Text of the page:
I have not been admitted to the MAIOP degree program. Is it possible for me to enroll in courses anyway?
Yes, you are permitted to enroll in a maximum of 9 credits (3 courses) prior to admission to the degree, but only with the permission of the program director. The course(s) count towards completion of the degree if you choose to apply for admission, per University transfer policy; however, successful performance in your course(s) does not ensure admission to the program.
Is it possible to transfer credit from another institution into the MAIOP program?
All requests for transfer credit must be submitted to the Department of Psychology and will be reviewed by an academic advisor. 29 of the 38 credits required for the degree must be completed after you are admitted.
Do I have to write a thesis?
No, a thesis is not required. In this coursework-only program, you will spend your time refining your industrial/organizational consulting skills through applied research and consulting projects with real organizations.
Do I need to take the GRE?
Yes. Both the GRE General and Psychology Subject Tests are required. Learn more about admission and application requirements »
I've taken the GMAT but not the GRE. Does the GMAT meet admission requirements for this program?
The GMAT does not meet the admission requirements for the MAIOP program. Prospective applicants for the MAIOP program must take the GRE General and Psychology Subject tests.
How difficult are the MAIOP courses?
The courses are designed to keep you actively learning through assignments and student interaction, so you will have a lot to do! However, much care is taken to ensure that the assignments are relevant to learning the material with high applicability to your future career and educational aspirations.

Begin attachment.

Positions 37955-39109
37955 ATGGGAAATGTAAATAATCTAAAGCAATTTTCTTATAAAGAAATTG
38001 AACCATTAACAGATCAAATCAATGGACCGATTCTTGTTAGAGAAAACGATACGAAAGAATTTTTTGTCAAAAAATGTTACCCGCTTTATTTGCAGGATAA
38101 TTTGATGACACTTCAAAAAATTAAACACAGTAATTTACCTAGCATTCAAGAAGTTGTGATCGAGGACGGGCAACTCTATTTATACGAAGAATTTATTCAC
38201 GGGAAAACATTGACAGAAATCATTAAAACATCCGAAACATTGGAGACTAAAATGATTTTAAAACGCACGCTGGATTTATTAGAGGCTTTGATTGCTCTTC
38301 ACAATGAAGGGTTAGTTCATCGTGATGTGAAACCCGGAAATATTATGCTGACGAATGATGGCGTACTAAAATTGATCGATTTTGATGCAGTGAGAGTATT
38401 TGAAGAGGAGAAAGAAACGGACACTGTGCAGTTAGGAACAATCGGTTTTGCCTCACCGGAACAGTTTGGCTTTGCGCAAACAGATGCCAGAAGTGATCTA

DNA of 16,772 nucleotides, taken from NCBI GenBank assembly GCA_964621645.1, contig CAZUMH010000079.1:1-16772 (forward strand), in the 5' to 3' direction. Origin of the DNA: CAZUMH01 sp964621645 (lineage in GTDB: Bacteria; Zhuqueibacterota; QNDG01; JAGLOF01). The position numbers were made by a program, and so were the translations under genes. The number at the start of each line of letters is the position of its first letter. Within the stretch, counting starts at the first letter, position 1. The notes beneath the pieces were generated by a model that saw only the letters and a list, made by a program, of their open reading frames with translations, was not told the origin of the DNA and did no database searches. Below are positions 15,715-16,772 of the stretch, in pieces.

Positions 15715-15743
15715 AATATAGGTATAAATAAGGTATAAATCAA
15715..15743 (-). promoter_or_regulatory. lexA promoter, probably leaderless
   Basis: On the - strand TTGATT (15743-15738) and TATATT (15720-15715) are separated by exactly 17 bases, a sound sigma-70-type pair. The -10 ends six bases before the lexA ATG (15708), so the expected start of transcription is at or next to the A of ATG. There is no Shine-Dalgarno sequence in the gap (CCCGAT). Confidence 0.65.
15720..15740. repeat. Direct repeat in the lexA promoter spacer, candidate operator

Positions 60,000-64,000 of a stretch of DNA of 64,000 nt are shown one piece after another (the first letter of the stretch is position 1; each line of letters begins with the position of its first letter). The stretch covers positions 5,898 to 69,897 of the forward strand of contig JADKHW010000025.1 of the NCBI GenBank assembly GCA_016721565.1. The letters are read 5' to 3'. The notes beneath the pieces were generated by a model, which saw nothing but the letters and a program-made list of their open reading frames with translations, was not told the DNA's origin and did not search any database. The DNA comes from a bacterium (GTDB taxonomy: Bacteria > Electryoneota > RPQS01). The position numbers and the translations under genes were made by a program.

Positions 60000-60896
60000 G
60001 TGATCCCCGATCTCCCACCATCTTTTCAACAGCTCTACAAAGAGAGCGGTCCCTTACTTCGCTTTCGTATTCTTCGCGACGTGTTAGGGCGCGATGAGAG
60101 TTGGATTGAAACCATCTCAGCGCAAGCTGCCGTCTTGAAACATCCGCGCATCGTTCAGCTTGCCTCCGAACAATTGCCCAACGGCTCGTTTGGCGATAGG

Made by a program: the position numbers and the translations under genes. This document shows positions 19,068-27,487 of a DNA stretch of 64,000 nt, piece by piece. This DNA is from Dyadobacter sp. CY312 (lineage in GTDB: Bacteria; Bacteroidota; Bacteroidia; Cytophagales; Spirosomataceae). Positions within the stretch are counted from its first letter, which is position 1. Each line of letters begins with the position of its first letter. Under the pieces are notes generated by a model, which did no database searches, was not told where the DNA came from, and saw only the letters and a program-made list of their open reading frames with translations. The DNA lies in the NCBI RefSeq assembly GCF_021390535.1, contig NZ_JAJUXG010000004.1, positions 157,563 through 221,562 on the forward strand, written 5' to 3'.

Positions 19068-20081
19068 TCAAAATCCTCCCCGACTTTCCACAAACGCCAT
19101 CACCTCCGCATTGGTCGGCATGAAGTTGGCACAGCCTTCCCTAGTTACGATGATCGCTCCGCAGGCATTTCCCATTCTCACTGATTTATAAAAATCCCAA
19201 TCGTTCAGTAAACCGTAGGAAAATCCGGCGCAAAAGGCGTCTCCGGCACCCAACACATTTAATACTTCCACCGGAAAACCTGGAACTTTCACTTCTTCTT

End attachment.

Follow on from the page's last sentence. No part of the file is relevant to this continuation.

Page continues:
Does this industrial/organizational psychology degree prepare me for a Ph.D.?
No, this is a terminal master's program and is not intended to be a
precursor to a doctoral program.
However, students enrolled in our MAIOP program are eligible to apply to the on-campus CSU industrial/organizational psychology Ph.D. program. While consideration for admission is based on your performance at the master's level and participation in research, the CSU doctoral program will place a strong emphasis on GRE scores, prior research experience, and your personal statement. Those considering enrollment in the MAIOP degree and considering doctoral studies are encouraged to contact program faculty to explore research opportunities while in the program.
Is the industrial/organizational psychology degree program accredited?
Yes. All Colorado State University degrees are accredited by The Higher Learning Commission, a Commission of the North Central Association of Schools and Colleges.
Since accreditation is primarily an issue for health care practitioners, and the primary "client" of an industrial/organizational psychologist is an organization, the American Psychological Association (APA) does not accredit graduate programs in industrial/organizational psychology.
How will this program help me find a new job?
This program combines extensive curriculum in industrial/organizational psychology with applied projects to provide experience in a field in which the job market is very strong. Also, industrial/organizational psychologists do not require licensure to practice allowing you to immediately utilize your knowledge from the degree. Learn more about career opportunities »
Where can I learn more about the field of industrial/organizational psychology?
A good resource for occupational information is O*NET. The O*NET database provides a list of expected tasks, knowledge required, wage and employment trends, and typical work activities that will help you better understand the field of industrial/organizational psychology.
The Society of Industrial and Organizational Psychology website also has many helpful resources.
Why is the program called a Master of Applied Industrial/Organizational Psychology and not a Master of Arts in Applied Industrial/Organizational Psychology?
The degree classification of "applied" designates this as a practitioner program and is meant to distinguish it from other more research-intensive programs.